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Council targets being carbon neutral by 2030

  • Carbon Neutral by 2030

Charnwood Borough Council has declared its intention to be carbon neutral by 2030.

The Council backed a motion to aim for carbon neutrality at a meeting on Monday, June 24 after it was put forward by Cllr Eric Vardy, lead member for the environment.

The intention builds on the Council’s current work to reduce its carbon footprint which has seen the increased use of LED lighting, energy-efficient heating systems in its buildings and electric fleet vehicles.

Cllr Vardy said: “I am pleased the motion was supported as we must act now to protect the environment for future generations.

“In 2015, we made our 2020 Carbon Pledge to reduce the Council’s carbon footprint by 15 per cent and we’re on track to exceed that.

“This new target sets the bar even higher and while ambitious, I am confident we can achieve it.

“We will be looking at how to directly reduce emissions related to our operations as well as off-setting some emissions. We are already committed to planting 100,000 trees in the borough over the next four years alone.

“We also want to encourage others within our communities to see how they can make a difference to the environment.

“Behaviour change is just as important as investing in new technology.

“I look forward to developing a plan to achieve our ambition.”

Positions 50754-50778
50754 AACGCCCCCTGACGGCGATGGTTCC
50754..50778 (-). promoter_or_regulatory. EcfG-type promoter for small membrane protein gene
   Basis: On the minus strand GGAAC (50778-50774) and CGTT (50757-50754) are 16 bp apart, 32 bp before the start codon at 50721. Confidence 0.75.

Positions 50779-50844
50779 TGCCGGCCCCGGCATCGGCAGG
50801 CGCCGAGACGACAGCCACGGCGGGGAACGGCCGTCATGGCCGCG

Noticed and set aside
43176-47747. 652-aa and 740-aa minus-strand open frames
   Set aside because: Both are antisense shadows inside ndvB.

The motion put forward by Cllr Vardy said the Council would aim to achieve carbon neutrality from its own operations by 2030 and officers would be requested to undertake a detailed plan of action.

The motion acknowledged the need to balance competing demands on the Council’s decreasing resources and finances and that further resources would be needed.

It also said the Council would commit to work with residents, businesses and other public bodies across the borough and region to deliver carbon neutrality.

The latest carbon management monitoring report shows the Council has reduced its carbon footprint by 32 per cent since 2012/13 thanks to using less energy, more power from more renewable energy sources and reducing waste. There is also a cost saving. In 2017/18, the Council spent nearly £139,000 less on carbon-related costs, such as energy and transport, than in 2012/13.

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